BY MARCI ALBOHER, L Magazine, Summer 2000

As a 3L, Elana Butler was in the unusual position of shopping for maternity clothes while most of her classmates were buying interview suits. And upon graduation she did something even more unusual. She went to work for a large firm on a three-day-a-week schedule so that she could spend time at home with her young son. Now, after nearly 20 years of juggling work and motherhood, she has done what many thought was impossible: She made partner while working on an entirely part-time schedule.

Chances are, if you’re like most twentysomething law students, the only balancing you’re thinking about has to do with your checkbook and your party-to-work ratio; but 10 years from now, you may find yourself thinking about how to manage the pressures of being a lawyer with the demands of raising a family. For Butler, now a partner at Proskauer Rose in New York City, that meant working three or four days a week. As she explains, “for most of the world other than lawyers I’m working a full-time job, ostensibly in four days.”

Even today, Butler is in the minority. According to “The Unfinished Agenda,” a report from the ABA’s Commission on Women, 90 percent of the firms it surveyed allowed part-time schedules but only 3 to 4 percent of lawyers at those firms actually use them for fear of hampering their chances of advancement. But it’s possible Butler is part of the beginning of a trend.

According to the National Association of Law Placement (NALP), 43 percent of associates leave their firms within the first three years–and the rate of attrition is three to seven points higher for women than for men in firms of all sizes. Losing junior associates just as they are becoming profitable is a serious concern for law firms, and they have tried to address this growing problem through salary increases. But for many attorneys, a pay hike isn’t solving their dissatisfaction with law firm life. So firms have started looking to other factors such as quality of life.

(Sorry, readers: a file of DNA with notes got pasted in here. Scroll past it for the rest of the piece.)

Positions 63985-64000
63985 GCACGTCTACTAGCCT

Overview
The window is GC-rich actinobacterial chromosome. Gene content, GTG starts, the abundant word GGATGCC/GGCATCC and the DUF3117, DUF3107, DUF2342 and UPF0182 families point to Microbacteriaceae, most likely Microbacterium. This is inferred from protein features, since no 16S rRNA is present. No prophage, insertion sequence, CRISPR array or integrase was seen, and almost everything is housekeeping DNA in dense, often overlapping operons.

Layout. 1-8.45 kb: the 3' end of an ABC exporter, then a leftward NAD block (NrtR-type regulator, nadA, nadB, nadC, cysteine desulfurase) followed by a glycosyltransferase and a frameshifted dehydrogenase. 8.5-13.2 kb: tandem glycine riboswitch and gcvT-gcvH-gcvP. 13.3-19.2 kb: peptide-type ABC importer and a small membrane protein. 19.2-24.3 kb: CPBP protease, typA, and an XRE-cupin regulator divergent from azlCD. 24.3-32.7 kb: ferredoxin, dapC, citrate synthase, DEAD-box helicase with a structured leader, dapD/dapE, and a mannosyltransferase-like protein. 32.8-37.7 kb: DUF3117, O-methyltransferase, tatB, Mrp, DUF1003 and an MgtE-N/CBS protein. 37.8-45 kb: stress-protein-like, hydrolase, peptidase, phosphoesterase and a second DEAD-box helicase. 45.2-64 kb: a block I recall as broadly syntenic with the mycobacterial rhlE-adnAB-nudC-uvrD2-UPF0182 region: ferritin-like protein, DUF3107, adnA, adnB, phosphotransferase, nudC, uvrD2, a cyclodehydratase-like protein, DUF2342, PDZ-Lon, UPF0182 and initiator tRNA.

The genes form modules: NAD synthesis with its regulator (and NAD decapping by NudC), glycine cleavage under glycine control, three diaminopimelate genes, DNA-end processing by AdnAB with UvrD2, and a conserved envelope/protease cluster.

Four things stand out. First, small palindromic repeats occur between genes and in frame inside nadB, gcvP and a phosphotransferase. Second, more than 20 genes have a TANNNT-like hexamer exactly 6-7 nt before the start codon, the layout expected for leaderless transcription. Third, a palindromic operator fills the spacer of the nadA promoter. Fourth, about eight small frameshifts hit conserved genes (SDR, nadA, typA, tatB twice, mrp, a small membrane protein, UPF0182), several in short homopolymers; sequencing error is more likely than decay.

The Project for Attorney Retention (PAR), an initiative of the Gender, Work and Family Project of American University’s Washington College of Law, was launched last year to help D.C.-area law firms develop programs to recruit and retain attorneys through policies that address the issues of work-life balance. The project’s co-directors, Cynthia Calvert (who runs her own private practice) and Joan Williams (who is a professor at American University’s Washington College of Law), say their efforts are different from the “mommy track” movement that swept corporate America during the late ’80s. The problem with those programs, says Calvert, is that “if you work in one of them, you are stigmatized, and you are in a career-ending position: You won’t get the best assignments; you’ll miss out on advancement opportunities; and you may not even get the proper pay for the work that you’re doing.” In contrast, PAR’s ultimate goal is that “the stigma will be removed as the myth that you can’t work part time in the law is removed.”